7.05 ounces Guérande, France
"Fleur de sel," which literally means "flower of the salt," refers to the highest grade of natural sea salt. This fleur de sel is harvested by hand
from the salt marshes of Guérande in Brittany, France, a salt-producing mecca for over a thousand years. This fleur de sel has fine, white grains with subtle violet aromas. It is essentially a finishing salt, ideal to enhance dishes from simple to elaborate.
How is sea salt different from ordinary table salt?
Sea salt is harvested directly from the sea water in coastal areas. Artisan sea salt, like our Fleur de Sel de Guérande, is harvested by hand using traditional methods, and it is dried in the sun, rather than through mechanical harvesting and drying methods.
Table salt, on the other hand, is mined from underground deposits of salt-bearing rock, and processed mechanically on a huge industrial scale. It is supplemented with iodine, and starch or phosphates may be added to keep it from clumping. The final product has a far less nuanced flavor and texture.
About the Artisans
Our supplier, Sylvain Leduc, operated a family salt farm in Guérande for 20 years. He was the first instigator of the artisan charter "nature et progrès" (nature and progress), which defines a strict mode of production and a guarantee of origin for the salt. This charter aims to preserve the particular identity of the Sel de Guérande, including the natural environment and the traditional artisan work that goes into harvesting this salt.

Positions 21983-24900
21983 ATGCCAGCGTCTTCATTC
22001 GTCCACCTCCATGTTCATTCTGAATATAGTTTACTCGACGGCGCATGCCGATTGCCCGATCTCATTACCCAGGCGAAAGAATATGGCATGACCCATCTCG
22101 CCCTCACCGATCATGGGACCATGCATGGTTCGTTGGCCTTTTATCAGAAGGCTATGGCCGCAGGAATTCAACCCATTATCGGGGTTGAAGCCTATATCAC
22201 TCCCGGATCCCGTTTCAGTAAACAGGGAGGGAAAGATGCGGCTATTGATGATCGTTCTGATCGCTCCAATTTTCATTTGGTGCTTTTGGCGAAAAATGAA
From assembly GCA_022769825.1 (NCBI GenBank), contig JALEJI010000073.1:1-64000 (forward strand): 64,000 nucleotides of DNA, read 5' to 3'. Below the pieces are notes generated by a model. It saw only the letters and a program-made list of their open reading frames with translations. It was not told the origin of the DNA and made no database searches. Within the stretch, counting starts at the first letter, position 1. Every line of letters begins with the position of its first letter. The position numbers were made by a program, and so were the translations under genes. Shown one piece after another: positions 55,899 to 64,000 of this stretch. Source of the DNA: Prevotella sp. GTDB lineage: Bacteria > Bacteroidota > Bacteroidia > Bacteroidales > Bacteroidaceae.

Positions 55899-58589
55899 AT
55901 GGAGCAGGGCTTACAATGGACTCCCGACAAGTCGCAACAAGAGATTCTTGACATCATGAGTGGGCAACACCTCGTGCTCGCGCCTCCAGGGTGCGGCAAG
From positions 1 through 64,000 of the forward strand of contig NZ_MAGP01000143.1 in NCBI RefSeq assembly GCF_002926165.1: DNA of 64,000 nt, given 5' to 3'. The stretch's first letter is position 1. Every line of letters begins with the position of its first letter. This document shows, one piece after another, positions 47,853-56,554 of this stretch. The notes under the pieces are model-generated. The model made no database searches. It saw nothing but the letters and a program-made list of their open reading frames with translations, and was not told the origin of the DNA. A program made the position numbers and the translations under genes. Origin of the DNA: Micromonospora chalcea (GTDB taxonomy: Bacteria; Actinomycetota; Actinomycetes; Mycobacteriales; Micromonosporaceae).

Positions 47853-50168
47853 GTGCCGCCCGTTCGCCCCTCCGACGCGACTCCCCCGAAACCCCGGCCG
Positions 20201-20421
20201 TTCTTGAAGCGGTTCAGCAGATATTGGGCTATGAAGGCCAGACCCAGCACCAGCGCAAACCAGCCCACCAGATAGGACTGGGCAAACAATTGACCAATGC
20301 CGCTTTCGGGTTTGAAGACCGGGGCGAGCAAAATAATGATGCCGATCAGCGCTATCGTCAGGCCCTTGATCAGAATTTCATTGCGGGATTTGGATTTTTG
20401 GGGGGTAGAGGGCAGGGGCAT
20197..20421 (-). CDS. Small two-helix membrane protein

About Fleur de Sel
In the vast coastal reserve in the Guérande, "paludiers," or sea-salt farmers, channel sea water from the Atlantic Ocean into successive clay basins. Eventually, the water reaches the shallowest areas of the basins, where wind and sun crystallize the salt along with other minerals.
Fleur de sel is the particular salt that forms at the very surface of the water. This occurs in the early afternoon, when evaporation from the sun's heat is intense. The small crystals congregate in a corner of the shallow basins, called "oeillets," where they can be delicately hand-harvested.
From July to mid-September only, the sea salts are harvested and sun-dried, and some varieties are separated by hand through a fine mesh.